Unlike owls and nightjars, Tawny Frogmouths do not ‘feed on the wing’ but instead scuffle through leaf litter for their delectables. However, along with the Nightjar, the Frogmouth has an unfortunate inclination to seek out roadkill during its nocturnal food - gathering expeditions, often playing the ‘chicken game’ with speeding traffic . Sadly they often become tasty morsels for others of their ilk.

I have mem ories (middle/late 1960s) of driving south on leave, departing D arwin in the early hours to do the twelve - hour dash to the Alice or maybe Camooweal. Having three toddlers on those trips was bad enough, but one of the worst times was when ghostly apparition s would suddenly rise up just in front of the car lights in a last - minute dash to safety. Alas, all too often it was too late and a loud SPLAT! THUMP! would be heard from under the car or caravan indicating that ‘another one bit the dust’!

Seemingly oblivious to approaching headlights or noisy car engines while consuming previously squished ‘animal soup’, the Nightjars and Frogmouths courted annihilation on the Stuart Highway. It was very distressing for the youngsters – the constant thud, thud, thud kept them awake! Just joking! But, yes, this unavoidable animal carnage really did upset all of us. Especially when our first appointment when reaching ‘civilisation’ would be to get a car - wash – not just to remove dust and/or mud but also feathers and squish!

See you all next month.

Gayle Carroll

BIRDS – and other things! Print E-mail
Friday, 01 July 2016 00:00

Part forty - six : Birds of the Night

I have previously written about the nightly spine - chilling calls of the bush curlew but there are also other nocturnal birds here in the Top End that sometimes create the same effect of setting our teeth on edge. The orange - footed s c rub fowl for instance has a similar screechy utterance that only a mother or devoted (tone deaf!) mate could love.

However, there are a couple of other raucous night - birds in the same league which come readily to mind. One or two of the omnipresent but seldom seen owl species seem to have no inhibitions when around humans and appear to take great pleasure in disturbing our slumber - time. While some of the owl species are relatively soft - spoken, the barking owl (the one mo st likely to visit our gardens, although as suburbia spreads it is getting to be more infrequent) has an explosive, dog - like bark that usually tapers off into a human - like sobbing shriek, apparently designed to scare the living daylights out of us mere mortals. Occasionally preceded by a softish growl, it rapidly grows to a loud, em phatic ‘wook wook’ which carries for long distances. The resemblance to our own barking mutts usually rouses us just long enough to mistakenly yell at them to ‘stop BARKING or I’ ll.....!’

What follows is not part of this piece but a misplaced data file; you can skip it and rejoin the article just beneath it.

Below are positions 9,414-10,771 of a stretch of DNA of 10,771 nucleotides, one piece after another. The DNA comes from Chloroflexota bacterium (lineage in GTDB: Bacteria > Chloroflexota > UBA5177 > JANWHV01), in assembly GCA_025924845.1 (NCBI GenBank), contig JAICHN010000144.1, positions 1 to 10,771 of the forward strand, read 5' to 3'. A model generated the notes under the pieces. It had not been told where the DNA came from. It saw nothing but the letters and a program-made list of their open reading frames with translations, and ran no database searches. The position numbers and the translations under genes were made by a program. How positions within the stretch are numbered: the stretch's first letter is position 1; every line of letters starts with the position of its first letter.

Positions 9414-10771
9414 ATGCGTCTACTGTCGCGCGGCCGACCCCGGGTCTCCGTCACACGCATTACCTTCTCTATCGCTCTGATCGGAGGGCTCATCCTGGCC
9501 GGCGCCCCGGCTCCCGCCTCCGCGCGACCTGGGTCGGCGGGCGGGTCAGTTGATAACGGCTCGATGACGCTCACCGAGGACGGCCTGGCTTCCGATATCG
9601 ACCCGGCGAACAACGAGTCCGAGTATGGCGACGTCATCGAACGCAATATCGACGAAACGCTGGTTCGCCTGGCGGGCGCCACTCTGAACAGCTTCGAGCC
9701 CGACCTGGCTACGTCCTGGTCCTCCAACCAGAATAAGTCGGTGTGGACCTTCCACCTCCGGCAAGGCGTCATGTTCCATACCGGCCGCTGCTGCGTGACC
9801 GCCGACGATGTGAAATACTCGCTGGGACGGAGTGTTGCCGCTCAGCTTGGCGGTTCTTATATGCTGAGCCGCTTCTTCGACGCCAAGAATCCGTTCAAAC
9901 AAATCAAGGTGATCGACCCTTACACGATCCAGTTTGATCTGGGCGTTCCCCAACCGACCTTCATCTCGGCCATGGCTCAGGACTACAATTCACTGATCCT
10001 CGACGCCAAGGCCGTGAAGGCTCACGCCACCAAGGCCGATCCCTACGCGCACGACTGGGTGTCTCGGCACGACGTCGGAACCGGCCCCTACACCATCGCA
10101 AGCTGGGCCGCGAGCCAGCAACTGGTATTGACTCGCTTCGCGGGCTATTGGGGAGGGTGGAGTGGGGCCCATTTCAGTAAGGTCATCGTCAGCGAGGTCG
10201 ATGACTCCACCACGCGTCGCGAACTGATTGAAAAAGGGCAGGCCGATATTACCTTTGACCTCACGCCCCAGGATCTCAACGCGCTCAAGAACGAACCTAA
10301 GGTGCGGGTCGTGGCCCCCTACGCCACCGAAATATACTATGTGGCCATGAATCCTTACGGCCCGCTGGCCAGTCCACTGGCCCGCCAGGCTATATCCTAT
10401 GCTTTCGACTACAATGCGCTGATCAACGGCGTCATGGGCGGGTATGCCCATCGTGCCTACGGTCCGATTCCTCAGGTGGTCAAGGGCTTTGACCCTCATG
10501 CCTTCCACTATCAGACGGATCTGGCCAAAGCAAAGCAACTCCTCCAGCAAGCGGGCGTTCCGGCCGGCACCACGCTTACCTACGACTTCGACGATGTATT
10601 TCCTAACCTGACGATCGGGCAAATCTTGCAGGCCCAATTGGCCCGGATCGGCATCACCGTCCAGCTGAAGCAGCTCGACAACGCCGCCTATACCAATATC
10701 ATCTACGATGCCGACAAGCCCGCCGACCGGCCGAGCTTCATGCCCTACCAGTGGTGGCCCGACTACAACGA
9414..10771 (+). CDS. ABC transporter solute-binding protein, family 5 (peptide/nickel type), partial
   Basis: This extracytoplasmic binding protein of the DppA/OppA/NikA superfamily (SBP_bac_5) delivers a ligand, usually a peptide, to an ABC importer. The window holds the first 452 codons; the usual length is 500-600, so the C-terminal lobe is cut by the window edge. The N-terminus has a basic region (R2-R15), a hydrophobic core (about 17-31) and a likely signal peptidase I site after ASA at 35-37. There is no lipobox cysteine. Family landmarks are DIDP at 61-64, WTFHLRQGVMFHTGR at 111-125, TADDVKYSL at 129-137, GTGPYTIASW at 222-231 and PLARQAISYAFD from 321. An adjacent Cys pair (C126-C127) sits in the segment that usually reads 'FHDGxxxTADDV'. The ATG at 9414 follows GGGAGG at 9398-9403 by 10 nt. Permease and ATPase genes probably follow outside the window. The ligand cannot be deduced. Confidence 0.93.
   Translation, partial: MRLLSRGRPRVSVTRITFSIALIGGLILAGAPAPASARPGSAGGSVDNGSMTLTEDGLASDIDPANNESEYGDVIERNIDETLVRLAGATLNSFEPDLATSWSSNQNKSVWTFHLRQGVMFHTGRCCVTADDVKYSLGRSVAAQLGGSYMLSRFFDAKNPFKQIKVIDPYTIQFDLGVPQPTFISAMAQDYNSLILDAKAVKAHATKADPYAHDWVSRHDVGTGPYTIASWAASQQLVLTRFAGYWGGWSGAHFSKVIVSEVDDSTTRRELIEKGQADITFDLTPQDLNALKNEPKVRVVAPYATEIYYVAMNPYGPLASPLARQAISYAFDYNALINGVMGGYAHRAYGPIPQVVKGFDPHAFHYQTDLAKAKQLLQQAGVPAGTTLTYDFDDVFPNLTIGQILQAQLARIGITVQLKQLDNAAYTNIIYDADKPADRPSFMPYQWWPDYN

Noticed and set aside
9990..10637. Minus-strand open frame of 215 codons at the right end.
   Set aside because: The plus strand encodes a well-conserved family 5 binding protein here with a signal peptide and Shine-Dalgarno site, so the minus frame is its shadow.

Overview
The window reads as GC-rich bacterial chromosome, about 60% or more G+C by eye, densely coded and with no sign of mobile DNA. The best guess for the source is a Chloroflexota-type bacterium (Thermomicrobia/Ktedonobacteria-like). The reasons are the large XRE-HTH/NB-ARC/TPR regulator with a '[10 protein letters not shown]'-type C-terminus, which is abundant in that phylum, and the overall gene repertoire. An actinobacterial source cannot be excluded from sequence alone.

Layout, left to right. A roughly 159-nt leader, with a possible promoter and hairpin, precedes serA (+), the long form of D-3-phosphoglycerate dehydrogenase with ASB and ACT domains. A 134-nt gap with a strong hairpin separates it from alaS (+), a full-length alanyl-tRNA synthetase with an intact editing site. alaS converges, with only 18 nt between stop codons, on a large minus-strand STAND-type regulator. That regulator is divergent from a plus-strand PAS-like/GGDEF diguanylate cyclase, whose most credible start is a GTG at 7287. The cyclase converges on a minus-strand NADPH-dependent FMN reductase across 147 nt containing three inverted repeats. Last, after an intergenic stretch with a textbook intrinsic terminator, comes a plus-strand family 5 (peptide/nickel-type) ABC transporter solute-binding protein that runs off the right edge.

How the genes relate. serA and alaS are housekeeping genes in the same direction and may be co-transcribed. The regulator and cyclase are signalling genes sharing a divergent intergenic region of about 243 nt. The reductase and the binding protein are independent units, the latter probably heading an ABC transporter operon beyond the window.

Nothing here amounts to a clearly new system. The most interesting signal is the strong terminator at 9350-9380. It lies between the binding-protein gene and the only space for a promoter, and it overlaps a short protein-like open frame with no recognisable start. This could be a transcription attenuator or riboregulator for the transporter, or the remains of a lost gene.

The barking owl has large, piercing bright yellow eyes ringed in black and with big black centres. It has an alternative nick - name: the winking owl (possibly because it seldom does!) but does not have a defined mask like the boobook/mopoke/more pork owl.

While both the barking and boobook owls are classed as hawk - owls, the latter’s voice is far more musical and even has a certain friendly appeal. When in hunting mode, the boobook announce their presence with a very clear ‘more pork, more pork’ en unciation reiterated over and over. When coming from within a stand of trees, the heartrending call resonates rather like surround sound from stereo amplifiers. Defying pin point direction - finding, the echoes seem to indicate that hundreds of boobook owls are sheltering amidst the branches. Not so – it is just a subtle hint of mysterious bird ventriloquism designed to fool the enemy.

Many years ago, with my kindy - age (and under) brood, we camped one time on the banks of Lake Finniss by the old Woolner Stat ion Homestead . Around and behind us were savannah - like grassy plains before reaching back to the natural bush , with many ageless native trees and undergrowth; in front of us, the lotus - filled, safe, serene waters of the lake beckoned enticingly (there were very few crocs in those days!)

And so the stage was set for a typical Territory outback night of ‘happy hunting grounds’ for any feathered nocturnal diners. We were not disappointed as, just on dusk, both these owl species began making their presence obv ious by:

a) regular, insistent requests for ‘more pork’, and;

b) continual barking, presumably warning us of some busybody wanting to be fed! I remember that there was not much sleep on that camping holiday – the ‘noises in the night’ kept everyone on tenterhooks.

Usually, at twilight time, a sudden soft who o osh sound and the glimpse of browny/grey and white feathers would indicate that the owls had been reactivated to hunting mode and were flying up to higher perches from which to survey their ‘restaurant’ area. Cicadas, dragonflies, moths mice, small lizards and so on were their desired prey and, as I perceived it, they were simply waiting for their Domino’s Pizza Delivery Service, ready to pounce on any small animal silly enough to go night flying or walking.

To me, the cry of ‘more pork, more pork’ is a nostalgic sound as, having grown up close to a pinus radiata plantation where the insistent, compelling voice of the boobook owl issuing from the depths of the forest in the depths of the night, had a somewhat comforting resonance.

Anyhow, after feasting all night, both the barking and boobook owls return at first light to their chosen roost to spend the daylight hours, silent and virtually unmoving, beside their mate – no doubt contemplating their next food f oray in a few hours’ time

Next time Meetings with Nightjars and Collectibles.

Gayle Carroll